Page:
The words in bold in the quote below are meant to express something that I don't know how to put in English. The main idea is that someone is spending too much energy in many different areas thinking that he is going to achieve some considerable progress in all of them while in fact he is only going to enjoy a small amount of success (if any) in all those areas due to the enormous scale of area.

Jack: So what project did you choose for this semester?

Linda: The children illiteracy in in-land towns in Uganda, The correlation between humans' eating habits and their behavioral patterns, The possibility of practical application of the Poincaré conjecture solution in the nearest future, The affect of globing warming on blue whales migratory patterns...

Jack: Wow! Isn't it too many? Why not focus on only one project and research it thoroughly instead? I suggest that you should not shallowly spread yourself on so many projects.

2 Answers 2


I can't think of an idiom that exactly expresses your meaning. We can suggest to Linda that she should not spread herself so thinly, but that suggests the risk of failure, rather than insufficient progress.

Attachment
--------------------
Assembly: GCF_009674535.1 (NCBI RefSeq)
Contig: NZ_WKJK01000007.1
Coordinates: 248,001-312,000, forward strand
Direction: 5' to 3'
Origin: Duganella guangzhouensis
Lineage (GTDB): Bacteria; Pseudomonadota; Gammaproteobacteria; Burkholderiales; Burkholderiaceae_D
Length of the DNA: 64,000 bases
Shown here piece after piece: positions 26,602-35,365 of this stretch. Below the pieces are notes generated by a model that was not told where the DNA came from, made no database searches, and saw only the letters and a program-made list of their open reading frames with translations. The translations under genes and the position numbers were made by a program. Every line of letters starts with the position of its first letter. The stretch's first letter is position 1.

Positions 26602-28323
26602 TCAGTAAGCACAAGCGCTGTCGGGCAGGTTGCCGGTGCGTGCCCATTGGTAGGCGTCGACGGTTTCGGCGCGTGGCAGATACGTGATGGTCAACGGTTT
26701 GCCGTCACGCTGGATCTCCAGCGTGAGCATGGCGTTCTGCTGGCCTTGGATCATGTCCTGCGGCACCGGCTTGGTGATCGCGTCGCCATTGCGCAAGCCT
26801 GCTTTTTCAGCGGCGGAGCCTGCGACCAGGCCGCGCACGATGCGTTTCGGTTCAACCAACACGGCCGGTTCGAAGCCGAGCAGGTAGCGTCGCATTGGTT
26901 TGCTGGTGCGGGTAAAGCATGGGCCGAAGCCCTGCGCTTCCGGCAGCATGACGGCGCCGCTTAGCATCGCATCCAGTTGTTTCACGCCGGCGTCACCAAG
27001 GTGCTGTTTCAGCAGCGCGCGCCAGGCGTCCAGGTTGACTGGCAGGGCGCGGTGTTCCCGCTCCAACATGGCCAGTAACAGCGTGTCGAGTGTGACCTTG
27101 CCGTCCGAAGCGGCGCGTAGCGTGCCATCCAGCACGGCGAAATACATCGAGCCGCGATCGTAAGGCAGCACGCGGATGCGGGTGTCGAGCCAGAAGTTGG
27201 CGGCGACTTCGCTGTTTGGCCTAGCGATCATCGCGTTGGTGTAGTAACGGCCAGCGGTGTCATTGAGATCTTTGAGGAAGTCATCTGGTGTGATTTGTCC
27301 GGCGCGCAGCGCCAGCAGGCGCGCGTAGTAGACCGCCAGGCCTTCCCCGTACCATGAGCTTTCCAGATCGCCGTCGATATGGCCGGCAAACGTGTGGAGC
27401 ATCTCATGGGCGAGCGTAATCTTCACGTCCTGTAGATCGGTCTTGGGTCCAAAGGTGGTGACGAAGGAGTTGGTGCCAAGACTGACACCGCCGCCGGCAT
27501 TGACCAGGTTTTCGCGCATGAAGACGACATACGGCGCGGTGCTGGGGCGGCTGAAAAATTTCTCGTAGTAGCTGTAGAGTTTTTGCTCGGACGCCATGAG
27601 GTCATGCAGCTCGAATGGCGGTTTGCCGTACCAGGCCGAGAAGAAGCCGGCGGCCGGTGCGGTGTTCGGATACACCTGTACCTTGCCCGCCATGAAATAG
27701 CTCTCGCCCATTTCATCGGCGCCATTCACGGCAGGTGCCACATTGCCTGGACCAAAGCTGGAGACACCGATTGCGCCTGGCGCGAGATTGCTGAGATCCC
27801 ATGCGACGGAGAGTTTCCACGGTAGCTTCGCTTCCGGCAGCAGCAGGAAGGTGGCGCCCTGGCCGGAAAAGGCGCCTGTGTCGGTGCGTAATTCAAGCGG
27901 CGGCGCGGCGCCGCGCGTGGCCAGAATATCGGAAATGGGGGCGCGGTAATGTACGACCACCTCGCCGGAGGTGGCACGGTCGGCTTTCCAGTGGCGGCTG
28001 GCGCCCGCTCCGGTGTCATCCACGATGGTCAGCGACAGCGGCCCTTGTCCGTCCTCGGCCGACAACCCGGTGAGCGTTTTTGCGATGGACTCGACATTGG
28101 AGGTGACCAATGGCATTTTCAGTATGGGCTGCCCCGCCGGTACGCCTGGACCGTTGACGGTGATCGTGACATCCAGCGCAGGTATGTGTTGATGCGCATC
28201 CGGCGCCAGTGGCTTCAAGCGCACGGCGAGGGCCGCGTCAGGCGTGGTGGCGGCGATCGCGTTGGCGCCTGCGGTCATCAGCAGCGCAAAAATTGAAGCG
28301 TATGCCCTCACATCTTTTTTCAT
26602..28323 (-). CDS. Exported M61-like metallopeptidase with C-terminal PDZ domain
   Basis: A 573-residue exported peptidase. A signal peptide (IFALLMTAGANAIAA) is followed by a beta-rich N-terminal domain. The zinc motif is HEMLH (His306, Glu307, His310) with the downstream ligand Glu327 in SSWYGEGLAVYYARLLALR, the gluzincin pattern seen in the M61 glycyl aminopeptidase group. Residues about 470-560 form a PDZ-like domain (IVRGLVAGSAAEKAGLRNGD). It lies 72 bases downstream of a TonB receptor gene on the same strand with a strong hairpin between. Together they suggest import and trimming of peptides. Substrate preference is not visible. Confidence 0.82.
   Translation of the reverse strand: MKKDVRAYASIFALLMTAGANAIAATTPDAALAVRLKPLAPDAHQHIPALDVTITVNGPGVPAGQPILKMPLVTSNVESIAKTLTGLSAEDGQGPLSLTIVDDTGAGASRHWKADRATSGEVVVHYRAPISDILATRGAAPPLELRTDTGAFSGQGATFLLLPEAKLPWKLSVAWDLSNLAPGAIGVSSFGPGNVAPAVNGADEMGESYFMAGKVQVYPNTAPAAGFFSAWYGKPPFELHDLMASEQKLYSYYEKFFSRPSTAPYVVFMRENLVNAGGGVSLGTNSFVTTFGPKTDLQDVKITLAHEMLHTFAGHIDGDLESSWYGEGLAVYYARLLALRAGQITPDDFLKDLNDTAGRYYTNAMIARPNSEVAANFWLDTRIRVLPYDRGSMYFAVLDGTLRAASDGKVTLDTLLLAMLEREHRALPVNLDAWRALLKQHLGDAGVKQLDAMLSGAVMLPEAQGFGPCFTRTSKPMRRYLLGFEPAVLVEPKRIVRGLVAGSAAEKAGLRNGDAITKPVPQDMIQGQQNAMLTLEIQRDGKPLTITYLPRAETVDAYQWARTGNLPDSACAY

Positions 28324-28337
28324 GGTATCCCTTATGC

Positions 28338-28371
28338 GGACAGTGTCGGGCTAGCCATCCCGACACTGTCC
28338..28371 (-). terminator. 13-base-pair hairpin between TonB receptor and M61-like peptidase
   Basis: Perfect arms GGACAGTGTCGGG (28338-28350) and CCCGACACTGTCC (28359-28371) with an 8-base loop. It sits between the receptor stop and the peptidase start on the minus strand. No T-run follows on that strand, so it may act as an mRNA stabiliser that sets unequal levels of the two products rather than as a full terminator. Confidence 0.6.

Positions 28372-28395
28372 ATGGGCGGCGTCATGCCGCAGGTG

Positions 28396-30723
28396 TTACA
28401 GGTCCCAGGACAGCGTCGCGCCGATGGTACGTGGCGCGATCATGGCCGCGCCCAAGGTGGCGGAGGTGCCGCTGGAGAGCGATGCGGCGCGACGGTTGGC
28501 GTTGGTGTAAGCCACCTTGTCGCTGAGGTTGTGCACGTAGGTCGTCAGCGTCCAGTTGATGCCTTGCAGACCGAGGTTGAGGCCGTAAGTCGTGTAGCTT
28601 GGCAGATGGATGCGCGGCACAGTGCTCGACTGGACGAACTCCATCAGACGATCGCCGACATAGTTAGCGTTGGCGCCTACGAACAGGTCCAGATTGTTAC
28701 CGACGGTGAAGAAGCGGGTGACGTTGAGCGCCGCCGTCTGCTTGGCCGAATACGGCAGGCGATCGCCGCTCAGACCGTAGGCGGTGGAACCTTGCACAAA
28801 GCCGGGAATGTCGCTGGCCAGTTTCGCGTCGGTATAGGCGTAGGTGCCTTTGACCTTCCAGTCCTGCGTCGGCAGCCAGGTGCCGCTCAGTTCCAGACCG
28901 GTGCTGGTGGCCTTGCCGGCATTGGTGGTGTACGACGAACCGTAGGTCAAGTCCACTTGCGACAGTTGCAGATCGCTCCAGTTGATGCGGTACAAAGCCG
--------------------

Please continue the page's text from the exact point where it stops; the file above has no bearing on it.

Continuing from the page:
If Linda lives her life this way, she might become a jack of all trades, but master of none. I.e. she has acquired many "shallow skills" through her diverse experiences, but no deep ones.


The colloquial form is you should not spread yourself so thinly.

  • thinly? Or thin? (thinly would modify spread, thin would modify yourself)
    – sq33G
    Dec 21, 2011 at 9:03
  • If I spread butter on bread I modify the verb with 'thinly', not the noun with 'thin'. That's the analogy. Dec 21, 2011 at 9:06
  • The Carpenter said nothing but "The butter's spread too thick!" The Walrus and the Carpenter
    – sq33G
    Dec 21, 2011 at 9:09
  • 2
    @sq33G: Yes, in such contexts 'spread' can be seen as a copulative verb having the adjective phrase as its complement. However, in the OP's example 'thin' risks being read as a non-standard adverb. That's fine if that is the intention, but in most contexts it probably won't be. Dec 21, 2011 at 9:43
  • 1
    checked this on NGram. Both forms seem to be in use, though there's a reason why "thin" sounds more right to my mind's ear. And when limited to American English, "thinly" disappears altogether.
    – sq33G
    Dec 21, 2011 at 9:47

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